We’re maintaining the strong connections with and care for the students that make us Hillel for Utah. Our staff, Dana and Elana, host virtual weekly office hours where students can “drop-in” to chat. I check in regularly with student leaders and am working to build an even stronger awareness of Jewish campus life at the University of Utah. Student engagement chairs, Ella Abramson and Abby Rubin, are having virtual coffee dates with new and returning students. 

We’d all rather be meeting and holding events in person, but at Hillel with Utah, we’re practicing hitbonenut, while busy and thriving!
This is how we rise!
This year, the High Holidays are going to look different, but the essential questions are even more urgent in the face of the many challenges facing today’s college students," said Rabbi Ben Berger, vice president for Jewish education at Hillel International. ”This has been a tough year for students and for all of us. The High Holidays is the time to elevate our thinking and focus on how we might create a better version of ourselves and of the world.”

Hillel’s Higher Holidays, through Hillel International, will connect students across vast physical and spiritual distances to each other and to the important questions of the day. “We’re embarking on an audacious plan,” said Rabbi Berger. Robust learning opportunities with Hillel’s talented educators combined with multiple holiday livestream experiences, will feature talented performers including Grammy Award winner Adam Kantor and the orchestra from The Band’s Visit. The plan is to engage an unprecedented number of students, including those from Hillel for Utah, in deep and meaningful ways.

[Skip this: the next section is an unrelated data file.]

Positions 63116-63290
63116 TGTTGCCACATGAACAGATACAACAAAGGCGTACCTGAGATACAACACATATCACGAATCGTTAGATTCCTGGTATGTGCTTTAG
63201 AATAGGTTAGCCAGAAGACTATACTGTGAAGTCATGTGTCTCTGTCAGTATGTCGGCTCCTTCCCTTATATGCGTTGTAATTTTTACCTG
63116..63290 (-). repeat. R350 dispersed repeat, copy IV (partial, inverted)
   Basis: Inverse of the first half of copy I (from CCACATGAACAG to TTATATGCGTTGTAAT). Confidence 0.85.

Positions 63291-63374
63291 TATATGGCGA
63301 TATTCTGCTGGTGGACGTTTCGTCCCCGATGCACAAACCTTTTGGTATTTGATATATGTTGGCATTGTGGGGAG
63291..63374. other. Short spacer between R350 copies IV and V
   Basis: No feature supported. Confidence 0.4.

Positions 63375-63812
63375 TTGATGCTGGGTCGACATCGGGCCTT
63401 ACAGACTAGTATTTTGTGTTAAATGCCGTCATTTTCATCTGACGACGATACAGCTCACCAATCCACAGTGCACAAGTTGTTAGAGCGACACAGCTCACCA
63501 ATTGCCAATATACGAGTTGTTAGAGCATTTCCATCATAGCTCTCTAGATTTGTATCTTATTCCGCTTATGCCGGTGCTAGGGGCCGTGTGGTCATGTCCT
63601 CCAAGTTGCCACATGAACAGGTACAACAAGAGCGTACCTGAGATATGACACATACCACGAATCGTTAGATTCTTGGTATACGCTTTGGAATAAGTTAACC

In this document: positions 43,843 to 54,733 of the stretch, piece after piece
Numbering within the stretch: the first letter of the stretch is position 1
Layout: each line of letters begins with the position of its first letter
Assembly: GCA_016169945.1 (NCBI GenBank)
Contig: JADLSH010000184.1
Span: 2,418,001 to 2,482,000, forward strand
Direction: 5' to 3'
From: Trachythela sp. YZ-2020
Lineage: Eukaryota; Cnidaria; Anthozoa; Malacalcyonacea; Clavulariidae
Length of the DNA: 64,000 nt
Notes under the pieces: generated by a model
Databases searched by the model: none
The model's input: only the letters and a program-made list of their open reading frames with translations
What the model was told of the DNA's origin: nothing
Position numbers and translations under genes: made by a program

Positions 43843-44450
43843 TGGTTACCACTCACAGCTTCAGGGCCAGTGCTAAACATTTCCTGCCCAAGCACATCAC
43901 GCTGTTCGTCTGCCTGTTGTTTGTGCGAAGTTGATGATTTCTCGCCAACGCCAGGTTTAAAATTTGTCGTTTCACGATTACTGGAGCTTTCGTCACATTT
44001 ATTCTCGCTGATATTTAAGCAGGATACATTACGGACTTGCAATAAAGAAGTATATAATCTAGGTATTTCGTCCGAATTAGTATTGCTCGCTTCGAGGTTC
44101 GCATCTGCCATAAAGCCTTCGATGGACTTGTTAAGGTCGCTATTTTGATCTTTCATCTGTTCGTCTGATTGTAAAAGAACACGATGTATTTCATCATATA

On the first day of Rosh Hashanah and on Yom Kippur, Hillel’s Higher Holidays will bring together great rabbis, musicians, artists, and thinkers for live-streaming celebrations that will mix the familiar with the new, audacious inquiry with meaning, and forge new pathways through the High Holidays themes and liturgy to create an experience like no other. These livestreams will integrate student voices, including Utah's Michael Palmer who is blowing the shofar.

Parents, friends, alumni and community members are invited to attend these very special High Holidays events, also!